NEW YORK – Stocks cinched their fourth consecutive gain Wednesday as indexes around the world build on their early 2019 rally. The gains for U.S. indexes faded slightly after President Donald Trump and Democratic leaders said Trump cut short a meeting on ending the partial shutdown of the federal government.
The last four-day winning streak for the S&P 500 ended in mid-September. The index, the benchmark for many mutual funds, retirement plans and investment professionals, has climbed 9.9 percent since Dec. 24.
Negotiators from the U.S. and China extended their trade talks to a third day, which investors took as a sign the trade discussions were productive even though the two sides didn’t announce any breakthroughs. Stocks linked to faster economic growth, such as technology and energy companies, kept rising.
Oil prices rose for the ninth day out of 10, bringing U.S. crude back above $50 a barrel for the first time in almost a month. European stocks made solid gains and Asian indexes jumped.
Wednesday’s rally thinned when Trump tweeted that his meeting with Congressional leaders was a “waste of time,” while top Democrats said Trump left after they didn’t agree to fund the border wall Trump has demanded.
The partial government shutdown has lasted almost three weeks, meaning 800,000 federal employees are temporarily out of work or working unpaid. Because many federal agencies are shuttered, the government can’t send out a variety of payments, government-backed mortgage loan applications aren’t being approved, companies can’t go public on stock exchanges and a number of economic reports watched by investors aren’t being released.
U.S. Bank Wealth Management chief equity strategist Terry Sandven said the economy looks solid, but this year is likely to be a bumpy one for stocks because investors will be very sensitive to trade threats and signs of slower growth.
“We’re in this roller-coaster mode,” he said. “We’re in a trading range that we’ll be in for the course of the year.”
The S&P 500 index climbed 10.55 points, or 0.4 percent, to 2,584.96. The Dow Jones Industrial Average picked up 91.67 points, or 0.4 percent, to 23,879.12. The Nasdaq composite rose 60.08 points, or 0.9 percent, to 6,957.08. The Russell 2000 index of smaller and U.S.-focused stocks added 12.25 points, or 0.9 percent, to 1,438.81.
Sandven said stocks could keep rising next week as U.S. corporations start to report their fourth-quarter results, as their profits are expected to rise compared to last year.
“You still have moderating earnings growth, non-problematic inflation and relatively low interest rates,” he said.
Experts think the trade negotiations will have to continue for months before an agreement is reached. The Trump administration wants the government of President Xi Jinping to alter its handling of technology held by foreign companies, and while Chinese officials have suggested they could revise some of their industrial plans, they say they won’t abandon larger goals that they consider a path to prosperity and global influence.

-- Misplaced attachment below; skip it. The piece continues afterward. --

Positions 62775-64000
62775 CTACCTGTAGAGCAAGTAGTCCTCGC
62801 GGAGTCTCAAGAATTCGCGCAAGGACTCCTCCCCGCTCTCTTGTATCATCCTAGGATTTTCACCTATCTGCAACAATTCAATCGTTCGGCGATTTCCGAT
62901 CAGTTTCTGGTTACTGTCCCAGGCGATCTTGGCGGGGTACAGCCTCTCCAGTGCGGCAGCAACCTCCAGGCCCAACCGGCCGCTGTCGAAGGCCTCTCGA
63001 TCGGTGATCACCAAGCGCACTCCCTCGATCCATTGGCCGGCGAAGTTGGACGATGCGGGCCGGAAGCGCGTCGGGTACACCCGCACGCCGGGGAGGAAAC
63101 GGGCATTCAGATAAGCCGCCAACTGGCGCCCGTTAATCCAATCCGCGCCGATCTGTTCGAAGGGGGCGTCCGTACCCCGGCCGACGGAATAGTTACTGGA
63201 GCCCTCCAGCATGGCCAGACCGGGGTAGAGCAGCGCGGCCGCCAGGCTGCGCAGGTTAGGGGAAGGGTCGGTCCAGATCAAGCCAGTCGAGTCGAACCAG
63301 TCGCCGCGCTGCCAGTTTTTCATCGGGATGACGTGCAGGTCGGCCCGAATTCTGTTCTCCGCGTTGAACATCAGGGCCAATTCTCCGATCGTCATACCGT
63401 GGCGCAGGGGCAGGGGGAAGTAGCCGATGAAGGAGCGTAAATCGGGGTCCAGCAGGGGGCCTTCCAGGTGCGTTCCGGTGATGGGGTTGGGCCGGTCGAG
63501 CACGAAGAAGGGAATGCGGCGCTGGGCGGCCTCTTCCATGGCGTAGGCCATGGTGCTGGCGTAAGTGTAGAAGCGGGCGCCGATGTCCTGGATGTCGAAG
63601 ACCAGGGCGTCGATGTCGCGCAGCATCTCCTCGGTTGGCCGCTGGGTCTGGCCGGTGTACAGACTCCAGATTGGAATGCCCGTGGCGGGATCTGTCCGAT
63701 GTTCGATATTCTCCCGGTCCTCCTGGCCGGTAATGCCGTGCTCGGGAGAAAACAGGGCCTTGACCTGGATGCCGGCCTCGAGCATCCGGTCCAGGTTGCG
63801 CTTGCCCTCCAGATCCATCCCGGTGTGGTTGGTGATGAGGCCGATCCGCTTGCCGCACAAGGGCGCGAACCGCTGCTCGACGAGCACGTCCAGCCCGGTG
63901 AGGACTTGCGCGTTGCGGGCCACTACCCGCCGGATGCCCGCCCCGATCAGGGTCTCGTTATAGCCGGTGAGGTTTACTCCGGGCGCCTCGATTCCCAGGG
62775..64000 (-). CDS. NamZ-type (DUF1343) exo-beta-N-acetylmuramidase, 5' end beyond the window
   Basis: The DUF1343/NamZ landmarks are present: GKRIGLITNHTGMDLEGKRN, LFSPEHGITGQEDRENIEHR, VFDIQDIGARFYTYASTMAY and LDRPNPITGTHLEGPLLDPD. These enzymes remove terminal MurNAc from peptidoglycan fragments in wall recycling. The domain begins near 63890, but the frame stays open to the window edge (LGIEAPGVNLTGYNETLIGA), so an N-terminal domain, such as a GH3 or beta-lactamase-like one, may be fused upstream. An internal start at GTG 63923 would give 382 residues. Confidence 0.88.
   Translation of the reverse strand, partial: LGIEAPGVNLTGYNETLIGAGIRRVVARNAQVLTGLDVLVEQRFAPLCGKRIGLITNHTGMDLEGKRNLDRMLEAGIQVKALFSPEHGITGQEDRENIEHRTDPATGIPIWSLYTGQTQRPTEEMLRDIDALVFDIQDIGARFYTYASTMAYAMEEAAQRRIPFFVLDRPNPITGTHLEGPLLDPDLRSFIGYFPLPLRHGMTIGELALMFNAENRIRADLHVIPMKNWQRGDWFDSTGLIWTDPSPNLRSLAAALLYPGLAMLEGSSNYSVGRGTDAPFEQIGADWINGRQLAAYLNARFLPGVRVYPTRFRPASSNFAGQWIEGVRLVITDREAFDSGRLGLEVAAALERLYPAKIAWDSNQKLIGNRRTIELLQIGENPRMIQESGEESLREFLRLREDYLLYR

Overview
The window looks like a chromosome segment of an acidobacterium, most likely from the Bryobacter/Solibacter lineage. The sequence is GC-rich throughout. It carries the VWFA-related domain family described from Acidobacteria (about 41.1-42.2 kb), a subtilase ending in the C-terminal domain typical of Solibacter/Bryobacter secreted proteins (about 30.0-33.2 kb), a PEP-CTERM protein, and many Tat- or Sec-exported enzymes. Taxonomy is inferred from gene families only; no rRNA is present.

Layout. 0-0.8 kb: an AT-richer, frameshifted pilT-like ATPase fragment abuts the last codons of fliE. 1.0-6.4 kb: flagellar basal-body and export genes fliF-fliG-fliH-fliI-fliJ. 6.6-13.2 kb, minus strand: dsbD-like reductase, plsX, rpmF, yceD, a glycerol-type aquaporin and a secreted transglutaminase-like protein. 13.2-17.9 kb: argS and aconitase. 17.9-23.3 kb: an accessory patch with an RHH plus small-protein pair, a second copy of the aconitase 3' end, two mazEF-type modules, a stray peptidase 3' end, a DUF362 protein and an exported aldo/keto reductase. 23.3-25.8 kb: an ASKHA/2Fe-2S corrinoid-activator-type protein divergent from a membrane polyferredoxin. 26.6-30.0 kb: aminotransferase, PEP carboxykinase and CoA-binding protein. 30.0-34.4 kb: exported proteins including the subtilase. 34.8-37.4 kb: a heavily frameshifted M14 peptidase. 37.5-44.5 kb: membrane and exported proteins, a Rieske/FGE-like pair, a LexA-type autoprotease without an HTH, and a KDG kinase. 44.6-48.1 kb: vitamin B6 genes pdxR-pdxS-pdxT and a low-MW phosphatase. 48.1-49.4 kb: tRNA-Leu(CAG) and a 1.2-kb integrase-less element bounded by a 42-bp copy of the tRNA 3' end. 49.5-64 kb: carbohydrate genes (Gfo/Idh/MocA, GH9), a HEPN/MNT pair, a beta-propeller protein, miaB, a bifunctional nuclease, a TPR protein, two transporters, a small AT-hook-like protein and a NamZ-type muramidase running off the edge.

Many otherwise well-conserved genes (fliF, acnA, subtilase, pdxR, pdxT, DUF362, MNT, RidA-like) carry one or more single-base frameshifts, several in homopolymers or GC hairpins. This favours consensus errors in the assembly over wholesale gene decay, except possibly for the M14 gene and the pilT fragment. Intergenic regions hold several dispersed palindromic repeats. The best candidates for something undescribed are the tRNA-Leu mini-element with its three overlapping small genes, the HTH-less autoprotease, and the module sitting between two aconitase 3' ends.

Chipmaker Micron Technology surged 5.6 percent to $35.93 and competitor Broadcom climbed 3.7 percent to $244.77. Many chip companies have manufacturing operations in China and make big chunks of their sales there. Traders felt that made them especially vulnerable in the U.S.-China spat. They were also concerned about an abrupt slowdown in the global economy and the possibility that supplies were too large.
The Philadelphia Semiconductor index sank 25 percent from early June to late December before a recent recovery.
In overseas trading, Germany’s DAX and the French CAC 40 each added 0.8 percent and Britain’s FTSE 100 gained 0.7 percent. Japan’s Nikkei 225 gained 1.1 percent and the Hang Seng in Hong Kong rallied 2.3 percent.
Oil prices hit their highest in almost a month after rising for the ninth day in the last 10. U.S. crude rose 5.2 percent to $52.36 a barrel in New York. It’s jumped 15 percent so far in 2019. Brent crude, used to price international oils, added 4.6 percent to $61.44 a barrel in London.
Lennar jumped 7.9 percent to $46.29 and other homebuilders also rose after CEO Stuart Miller said more potential buyers have been coming to Lennar’s model homes recently as mortgage rates dipped. That could be a sign sales will pick up.
Homebuilder stocks took huge losses in 2018 as high prices and increasing mortgage rates hurt sales.
Bond prices recouped an early loss and wound up little changed. The yield on the 10-year Treasury note remained at 2.71 percent.
With investors becoming a bit more optimistic about trade and economic growth, high-dividend stocks including utilities and food, drink and household goods makers fell. Beer and wine maker Constellation Brands slumped after it cut its annual profit forecast, saying it now expects sales and profits for its wine and spirits division to fall in the current fiscal year. The stock slumped 12.4 percent to $150.894.
The Corona maker also said it wrote down the value of its $4 billion investment in Canadian marijuana producer Canopy Growth by $164 million. Pot stocks proved popular as Canada legalized recreational marijuana and companies like Constellation and Altria announced partnerships with growers. But the stocks have been extremely volatile. After strong gains early in 2018, Canopy stock has dropped 40 percent since mid-October.
In other commodities trading, wholesale gasoline rose 4.6 percent to $1.43 a gallon and heating oil added 2.9 percent to $1.88 a gallon. Natural gas edged up 0.6 percent to $2.98 per 1,000 cubic feet.
Gold rose 0.5 percent to $1,292 an ounce. Silver inched up 0.1 percent to $15.74 an ounce and copper was unchanged at $2.66 a pound.
The dollar slipped to 108.28 yen from 108.65 yen. The euro climbed to $1.1544 from $1.1443.
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